Risks Digest Outreach

Peter G. Neumann, editor of the long-running Risks Digest newsletter, writes about reaching a broader audience:

My note in RISKS-23.96 on 20 years of putting out issues of the ACM Risks Forum has led me to reflect further on what we have accomplished in the way of progress and what remains to be done.

The basic problems considered here keep recurring. Whatever progress might be made in computer-related technologies and their applications has not been reducing the threats, vulnerabilities, and risks related to the systems upon which we individually and as a civilization depend most. Overall, this leads me to a sense of frustration that the Risks Forum has been largely preaching to the choir, and that our message is not getting through to those who really need it most. All of you regular RISKS readers are likely to be totally unsurprised by the items that you read here — they are just more of the same. Occasionally we might gain a new convert in the understanding of the depth of problems of what is wrong and what is needed to meaningfully address those problems.

Somehow we need to be able to reach out professionally and effectively beyond the RISKS audience. […]

Go read the rest here and contact him if you can help: Risks Digest Volume 24: Issue 2 — The Time Has Come: Taking Our Issues to the Public

Radical Evolution by Joel Garreau

038550965001thumbzzzThis week I finally got around to reading Joel Garreau’s book, Radical Evolution : The Promise and Peril of Enhancing Our Minds, Our Bodies — and What It Means to Be Human.  Garreau explores the potentials for radical human enhancement via what he calls the GRIN technologies — genetics, robotics, information, and nanotechnology.  I found the book entertaining for its profiles of the main players, but was disappointed at the lack of depth.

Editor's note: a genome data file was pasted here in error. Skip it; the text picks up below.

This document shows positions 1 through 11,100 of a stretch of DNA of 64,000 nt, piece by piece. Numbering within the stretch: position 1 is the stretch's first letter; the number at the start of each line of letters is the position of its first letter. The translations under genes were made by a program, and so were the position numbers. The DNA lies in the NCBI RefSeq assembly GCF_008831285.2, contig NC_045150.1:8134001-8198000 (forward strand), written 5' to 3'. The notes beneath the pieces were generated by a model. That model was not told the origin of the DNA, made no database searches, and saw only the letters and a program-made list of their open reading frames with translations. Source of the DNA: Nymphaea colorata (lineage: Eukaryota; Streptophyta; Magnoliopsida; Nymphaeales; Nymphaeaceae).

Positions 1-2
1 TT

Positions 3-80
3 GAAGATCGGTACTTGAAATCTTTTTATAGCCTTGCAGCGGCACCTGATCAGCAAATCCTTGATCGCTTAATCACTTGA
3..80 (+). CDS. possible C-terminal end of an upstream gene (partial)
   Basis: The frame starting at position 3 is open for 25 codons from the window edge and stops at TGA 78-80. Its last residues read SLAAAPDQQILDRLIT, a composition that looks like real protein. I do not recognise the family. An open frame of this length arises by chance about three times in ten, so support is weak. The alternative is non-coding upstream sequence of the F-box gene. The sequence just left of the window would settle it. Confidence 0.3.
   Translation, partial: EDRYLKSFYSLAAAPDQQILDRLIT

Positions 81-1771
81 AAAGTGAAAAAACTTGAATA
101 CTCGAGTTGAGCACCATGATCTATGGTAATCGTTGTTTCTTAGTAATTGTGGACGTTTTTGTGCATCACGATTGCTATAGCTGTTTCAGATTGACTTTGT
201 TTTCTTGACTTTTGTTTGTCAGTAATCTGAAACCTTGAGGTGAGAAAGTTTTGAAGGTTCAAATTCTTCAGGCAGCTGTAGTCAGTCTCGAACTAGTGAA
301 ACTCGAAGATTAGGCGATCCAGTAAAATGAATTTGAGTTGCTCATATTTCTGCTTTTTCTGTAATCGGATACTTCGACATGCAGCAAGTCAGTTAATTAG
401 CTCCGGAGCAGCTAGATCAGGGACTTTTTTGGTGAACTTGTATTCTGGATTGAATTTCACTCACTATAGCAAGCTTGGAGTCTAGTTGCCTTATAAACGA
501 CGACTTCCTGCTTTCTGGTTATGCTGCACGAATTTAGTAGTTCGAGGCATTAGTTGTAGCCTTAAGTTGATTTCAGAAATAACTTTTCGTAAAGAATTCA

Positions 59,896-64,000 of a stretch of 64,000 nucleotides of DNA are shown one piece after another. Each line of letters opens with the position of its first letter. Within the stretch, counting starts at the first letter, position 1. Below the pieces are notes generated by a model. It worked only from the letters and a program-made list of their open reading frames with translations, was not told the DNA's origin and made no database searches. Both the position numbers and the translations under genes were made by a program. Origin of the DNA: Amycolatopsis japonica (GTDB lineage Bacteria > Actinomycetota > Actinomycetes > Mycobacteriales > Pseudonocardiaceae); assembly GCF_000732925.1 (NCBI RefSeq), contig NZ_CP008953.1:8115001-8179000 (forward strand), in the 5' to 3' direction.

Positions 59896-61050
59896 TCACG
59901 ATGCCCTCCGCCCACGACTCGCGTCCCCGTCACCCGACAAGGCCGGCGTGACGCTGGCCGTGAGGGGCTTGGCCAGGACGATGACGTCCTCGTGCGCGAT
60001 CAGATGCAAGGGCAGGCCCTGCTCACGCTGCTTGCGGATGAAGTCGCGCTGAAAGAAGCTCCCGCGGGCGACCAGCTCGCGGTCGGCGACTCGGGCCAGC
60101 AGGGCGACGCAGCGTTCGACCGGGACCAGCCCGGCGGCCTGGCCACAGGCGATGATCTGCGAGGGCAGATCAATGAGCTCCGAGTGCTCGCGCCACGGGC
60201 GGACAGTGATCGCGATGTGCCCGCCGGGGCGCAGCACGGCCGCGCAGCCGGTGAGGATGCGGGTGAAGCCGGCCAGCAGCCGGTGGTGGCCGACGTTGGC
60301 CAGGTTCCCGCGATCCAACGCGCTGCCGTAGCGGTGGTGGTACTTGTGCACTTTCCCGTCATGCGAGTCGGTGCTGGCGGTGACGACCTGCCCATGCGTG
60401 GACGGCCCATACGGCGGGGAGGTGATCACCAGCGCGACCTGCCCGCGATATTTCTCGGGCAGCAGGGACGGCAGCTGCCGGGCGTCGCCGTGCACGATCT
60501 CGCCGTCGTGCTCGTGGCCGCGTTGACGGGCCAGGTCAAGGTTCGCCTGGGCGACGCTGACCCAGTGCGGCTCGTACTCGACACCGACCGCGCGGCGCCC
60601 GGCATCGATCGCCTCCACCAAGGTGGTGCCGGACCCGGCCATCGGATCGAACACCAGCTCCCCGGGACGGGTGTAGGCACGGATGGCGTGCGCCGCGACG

Are we headed for a fantastic new stage in human evolution?  Posthumanists and singularity enthusiasts say yes.  Garreau presents their views as the "Heaven" scenario, a representative character being Raymond Kurzweil.  Others, such as Bill Joy and Francis Fukuyama, have been more critical (the "Hell" scenario) — they say the risks of out-of-control bio- or nano-technologies are too great.  Garreau himself claims to take a more middle-of-the-road view (the "Prevail" scenario).

The strongest parts of the book come when Garreau is profiling people — particularly Raymond Kurzweil, Bill Joy, and Jaron Lanier — their personal histories and how they came to hold the views they hold.  But when it comes to weighing their arguments, Garreau sides mostly with the post-humanists without much critical analysis.  At times, such as in an early chapter about DARPA, he seems wholly under the spell of the scientists and the writing devolves into breathless techno-porn.

The book is valuable for its profiles of these important thinkers and as a launching pad for further reading.  For the real goods you’ll want to check out the original sources and more in-depth analyses, such as (for the "Hell" side): Bill Joy’s Wired essay and Bill McKibben’s Enough.

More evidence against cell phone use when driving

It seems like a lot of studies have come out lately showing pretty conclusively that cell phone use while driving is dangerous (hands-free or not).  Hopefully this will renew efforts to ban the activity.  From The Globe and Mail today:

Listening — not just talking — appears to have an impact on a driver’s ability to navigate a vehicle safely, according to a new study on the impact of cellphone use behind the wheel.